Yakov Modestovich Gakkel

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Yakov Modestovich Gakkel
Gakkel.JPG
Born April 30, 1874 (1874-04-30)
Irkutsk
Died December 12, 1945 (1945-12-13) (aged 71)
Saint Petersburg

Yakov Modestovich Gakkel (Russian: Яков Модестович Гаккель; (1874–1945) was a Russian scientist and engineer who made significant contributions to the development of aircraft and locomotives in the former Soviet Union.

Biography

His father was a military engineer and he attended the Petersburg Electrotechnical Institute. In 1896, he was arrested for revolutionary activities and imprisoned for several months. After being released, he was allowed to graduate, then exiled to Siberia. He was sent to work at The Lena Goldfields (later the site of the infamous Lena massacre), near Bodaybo.[1] While there, he participated in the construction of hydroelectric facilities and helped wire the goldfields with one of Russia's first high-voltage power lines.

When he returned from exile in 1903, he became a teacher at the Institute and was involved in the construction of the Saint Petersburg Tramway.[1] Six years later, he received an award from the Westinghouse Electric company that allowed him to begin developing his first airplane, the Gakkel-I. That same year, he was one of the founders of Russia's first airplane construction company, the "Pоссии авиастроительное предприятие С.С. Щетинин" (S.S. Shchetinin (ru) Russian Association of Aeronautics), named after one of its major backers.[2]

The Gakkel-VII

On May 24, 1910, the Gakkel-III made a 200-meter (656 ft) flight; the first by an airplane of entirely Russian design and construction.[1] In 1911, the Gakkel-VII made a round-trip flight between Saint Petersburg and Tsarskoye Selo at an average speed of 92km/h (57 mph) and set a height record of 1250m (4101 ft).[2]

Through 1924, he designed over a dozen airplanes; ten of which were built and six of which were able to fly. Although he pioneered some types of designs (including an amphibious aircraft, the Gakkel-V, which never flew)[2] and set several records, none of his airplanes were mass-produced due to poor performance at crucial moments. In 1912, two of his prototypes (the Gakkel-VIII and Gakkel-IX) were destroyed by a mysterious fire. After that, he withdrew from active participation in the work of the Association. In 1938, he expressed his regrets at having done so in a letter to the pilot and Soviet hero, Mikhail Vodopyanov. Many years later, it was rumored that agents from the Dux Factory had bribed his mechanics to sabotage his engines during competitions for military contracts by pouring sulfuric acid into them.[citation needed]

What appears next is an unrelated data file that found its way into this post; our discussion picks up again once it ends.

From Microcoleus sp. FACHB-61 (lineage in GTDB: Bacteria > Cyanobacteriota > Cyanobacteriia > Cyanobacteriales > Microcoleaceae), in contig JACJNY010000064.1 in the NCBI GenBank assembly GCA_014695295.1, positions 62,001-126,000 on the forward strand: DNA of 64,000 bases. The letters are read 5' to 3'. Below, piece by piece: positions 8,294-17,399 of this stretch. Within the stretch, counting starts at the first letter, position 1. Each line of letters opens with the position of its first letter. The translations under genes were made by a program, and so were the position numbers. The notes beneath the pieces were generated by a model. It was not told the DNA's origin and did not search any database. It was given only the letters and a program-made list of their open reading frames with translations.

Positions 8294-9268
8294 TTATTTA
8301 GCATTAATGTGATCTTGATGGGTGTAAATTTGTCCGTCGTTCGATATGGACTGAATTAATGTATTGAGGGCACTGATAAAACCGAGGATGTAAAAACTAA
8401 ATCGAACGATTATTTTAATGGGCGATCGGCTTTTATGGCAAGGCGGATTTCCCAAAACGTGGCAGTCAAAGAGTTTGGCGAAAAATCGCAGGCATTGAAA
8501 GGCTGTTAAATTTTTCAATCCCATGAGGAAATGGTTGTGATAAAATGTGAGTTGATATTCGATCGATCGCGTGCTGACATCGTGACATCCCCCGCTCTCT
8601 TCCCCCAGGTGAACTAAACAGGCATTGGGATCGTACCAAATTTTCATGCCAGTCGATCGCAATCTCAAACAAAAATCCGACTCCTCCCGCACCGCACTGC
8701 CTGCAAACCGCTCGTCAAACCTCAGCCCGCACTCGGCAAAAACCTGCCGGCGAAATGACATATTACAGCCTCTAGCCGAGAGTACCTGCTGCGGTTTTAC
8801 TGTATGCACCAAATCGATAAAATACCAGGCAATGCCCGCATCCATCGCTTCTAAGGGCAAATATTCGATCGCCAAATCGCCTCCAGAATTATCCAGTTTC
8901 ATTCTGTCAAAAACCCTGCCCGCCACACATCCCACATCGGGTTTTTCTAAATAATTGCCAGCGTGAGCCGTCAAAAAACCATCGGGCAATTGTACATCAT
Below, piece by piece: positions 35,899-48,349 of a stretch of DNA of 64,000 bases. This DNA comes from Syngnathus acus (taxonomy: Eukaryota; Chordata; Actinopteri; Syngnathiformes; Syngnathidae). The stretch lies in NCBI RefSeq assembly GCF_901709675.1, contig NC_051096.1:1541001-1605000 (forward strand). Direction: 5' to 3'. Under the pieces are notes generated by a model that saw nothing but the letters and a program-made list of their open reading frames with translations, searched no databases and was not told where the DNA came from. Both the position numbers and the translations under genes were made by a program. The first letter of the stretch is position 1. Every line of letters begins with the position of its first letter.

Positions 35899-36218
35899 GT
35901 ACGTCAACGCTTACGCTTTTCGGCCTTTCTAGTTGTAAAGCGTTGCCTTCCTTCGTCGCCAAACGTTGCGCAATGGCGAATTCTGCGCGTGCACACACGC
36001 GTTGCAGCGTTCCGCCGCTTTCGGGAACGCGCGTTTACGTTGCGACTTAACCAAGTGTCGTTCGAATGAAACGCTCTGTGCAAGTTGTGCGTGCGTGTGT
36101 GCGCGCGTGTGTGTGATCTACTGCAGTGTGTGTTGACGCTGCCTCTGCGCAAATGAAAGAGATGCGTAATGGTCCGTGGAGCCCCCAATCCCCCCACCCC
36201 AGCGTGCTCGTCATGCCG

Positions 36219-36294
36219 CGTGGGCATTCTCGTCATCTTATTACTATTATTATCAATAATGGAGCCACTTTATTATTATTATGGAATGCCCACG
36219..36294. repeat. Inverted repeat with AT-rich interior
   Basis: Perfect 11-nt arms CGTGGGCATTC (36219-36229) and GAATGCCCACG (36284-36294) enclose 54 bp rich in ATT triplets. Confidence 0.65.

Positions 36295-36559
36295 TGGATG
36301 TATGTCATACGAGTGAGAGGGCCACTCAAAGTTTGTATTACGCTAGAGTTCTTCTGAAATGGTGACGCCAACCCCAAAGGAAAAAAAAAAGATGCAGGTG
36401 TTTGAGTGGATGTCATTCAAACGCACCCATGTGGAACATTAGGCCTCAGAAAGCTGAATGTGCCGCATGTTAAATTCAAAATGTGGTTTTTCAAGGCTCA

The Щэл1 diesel locomotive

During World War I, he helped design lightweight batteries for submarines.[1] In the late 1920s, after a final attempt to involve the government in producing his aircraft, his interests turned to locomotive design. In August, 1924, working in conjunction with the Baltic Shipyard and the Putilov Plant, he designed the first Russian-made diesel locomotive, the Щэл1.[1] (The Ээл2, a slightly earlier model designed by Yury Lomonosov, was made in Germany).

In 1934, he designed steam tractors and steam devices for riverboats. After 1936, he was a teacher at the Leningrad Institute of Railway Engineers.[2] In 1940, he was awarded the Order of the Red Banner of Labour. Hardships suffered during the German blockade seriously damaged his health and he died in 1945.[1]

His son, Yakov, was a prominent oceanographer. His daughter Ekaterina (1903-1984) followed him into the field of locomotive engineering and became one of the first women in Russia to be named to a technology-related professorship.

References

  1. ^ a b c d e f "Ya.M.Gakkel. The designer of the first Soviet diesel locomotives" @ Innovation Digest.
  2. ^ a b c d Brief biography from the History of Aviation and Aeronautics @ Aviaschool.

Further reading

  • V.B. Shavrov, История конструкций самолетов в СССР до 1938 года (History of Airplane Construction in the USSR), Рипол Классик, 1994 ISBN 5-458-24635-7

External links

  • Уголок неба (A Corner of the Sky) The Gakkel-III
  • "The first Russian aircraft: 100 years of the airplane Gakkel" @ the Encyclopedia of Safety
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